Classical mechanics predicted that a collection of stars could be supported against gravitational collapse by either random velocities of the stars or their rotation about its center of mass.[2] For a disk-shaped collection, the support should be mainly rotational. Depending on the mass density, or distribution of the mass in the disk, the rotation velocity may be different at each radius from the center of the disk to the outer edge. A plot of these rotational velocities against the radii at which they are measured is called a rotation curve. For external disk galaxies, one can measure the rotation curve by observing the Doppler shifts of spectral features measured along different galactic radii, since one side of the galaxy will be moving towards our line of sight and one side away. However, our position in the Galactic midplane of the Milky Way, where dust in molecular clouds obscures most optical light in many directions, made obtaining our own rotation curve technically difficult until the discovery of the 21 cm hydrogen line in the 1930s.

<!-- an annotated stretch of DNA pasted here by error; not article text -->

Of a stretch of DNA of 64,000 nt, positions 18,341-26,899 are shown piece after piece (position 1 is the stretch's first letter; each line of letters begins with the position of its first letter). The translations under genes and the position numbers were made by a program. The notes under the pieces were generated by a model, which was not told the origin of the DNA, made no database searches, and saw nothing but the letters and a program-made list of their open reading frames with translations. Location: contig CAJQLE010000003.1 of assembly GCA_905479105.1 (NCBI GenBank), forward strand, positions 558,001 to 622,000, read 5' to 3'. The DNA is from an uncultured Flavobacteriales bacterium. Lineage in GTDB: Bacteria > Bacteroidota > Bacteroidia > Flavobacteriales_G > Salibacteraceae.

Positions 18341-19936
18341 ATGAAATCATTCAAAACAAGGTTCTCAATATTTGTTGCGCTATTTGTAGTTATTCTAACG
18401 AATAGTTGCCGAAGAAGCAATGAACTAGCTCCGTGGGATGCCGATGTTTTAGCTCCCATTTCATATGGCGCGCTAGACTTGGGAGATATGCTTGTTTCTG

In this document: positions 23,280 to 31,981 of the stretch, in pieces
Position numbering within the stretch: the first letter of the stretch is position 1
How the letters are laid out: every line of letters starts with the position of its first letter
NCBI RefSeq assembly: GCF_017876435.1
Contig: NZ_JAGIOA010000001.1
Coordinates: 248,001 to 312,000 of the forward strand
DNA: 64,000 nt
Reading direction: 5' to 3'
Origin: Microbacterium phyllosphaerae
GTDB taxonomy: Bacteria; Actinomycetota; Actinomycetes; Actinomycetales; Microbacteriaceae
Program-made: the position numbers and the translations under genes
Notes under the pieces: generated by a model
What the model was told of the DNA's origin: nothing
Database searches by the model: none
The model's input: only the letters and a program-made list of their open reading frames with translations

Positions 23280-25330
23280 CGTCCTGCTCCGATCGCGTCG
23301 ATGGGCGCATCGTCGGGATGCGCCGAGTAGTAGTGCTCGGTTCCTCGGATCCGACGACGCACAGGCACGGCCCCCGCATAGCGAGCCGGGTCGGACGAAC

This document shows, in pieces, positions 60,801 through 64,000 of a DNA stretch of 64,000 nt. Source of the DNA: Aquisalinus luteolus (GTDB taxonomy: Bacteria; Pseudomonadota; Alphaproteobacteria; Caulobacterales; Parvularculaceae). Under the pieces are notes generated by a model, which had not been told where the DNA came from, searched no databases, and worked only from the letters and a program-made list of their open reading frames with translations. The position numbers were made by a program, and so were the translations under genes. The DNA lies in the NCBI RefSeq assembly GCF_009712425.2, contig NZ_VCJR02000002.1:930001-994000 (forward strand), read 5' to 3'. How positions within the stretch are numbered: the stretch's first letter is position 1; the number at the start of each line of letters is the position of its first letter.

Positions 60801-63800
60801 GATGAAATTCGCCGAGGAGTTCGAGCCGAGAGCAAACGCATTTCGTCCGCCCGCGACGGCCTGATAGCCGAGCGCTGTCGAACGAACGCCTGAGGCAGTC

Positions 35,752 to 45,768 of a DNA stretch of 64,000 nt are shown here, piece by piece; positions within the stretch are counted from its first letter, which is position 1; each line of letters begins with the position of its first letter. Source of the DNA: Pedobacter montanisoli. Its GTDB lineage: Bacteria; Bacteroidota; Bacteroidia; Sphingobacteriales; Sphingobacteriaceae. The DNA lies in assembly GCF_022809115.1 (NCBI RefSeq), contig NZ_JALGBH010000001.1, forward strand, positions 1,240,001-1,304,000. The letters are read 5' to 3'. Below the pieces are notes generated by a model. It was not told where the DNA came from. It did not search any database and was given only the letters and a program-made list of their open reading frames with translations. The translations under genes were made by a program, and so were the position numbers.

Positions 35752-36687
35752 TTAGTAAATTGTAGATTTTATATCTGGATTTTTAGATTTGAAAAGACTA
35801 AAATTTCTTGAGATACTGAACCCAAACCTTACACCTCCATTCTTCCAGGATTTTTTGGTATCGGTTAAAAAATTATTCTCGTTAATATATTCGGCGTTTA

To confirm the rotation of our galaxy prior to this, in 1927 Jan Oort derived a way to measure the Galactic rotation from just a small fraction of stars in the local neighborhood.[3] As described below, the values he found for $A$ and $B$ proved not only that the Galaxy was rotating but also that it rotates differentially, or as a fluid rather than a solid body.

## Derivation

Figure 1: Geometry of the Oort constants derivation, with a field star close to the Sun in the midplane of the Galaxy.

Consider a star in the midplane of the Galactic disk with Galactic longitude $l$ at a distance $d$ from the Sun. Assume that both the star and the Sun have circular orbits around the center of the Galaxy at radii of $R$ and $R_{0}$ from the galactic center and rotational velocities of $V$ and $V_{0}$, respectively. The motion of the star along our line of sight, or radial velocity, and motion of the star across the plane of the sky, or transverse velocity, as observed from the position of the Sun are then: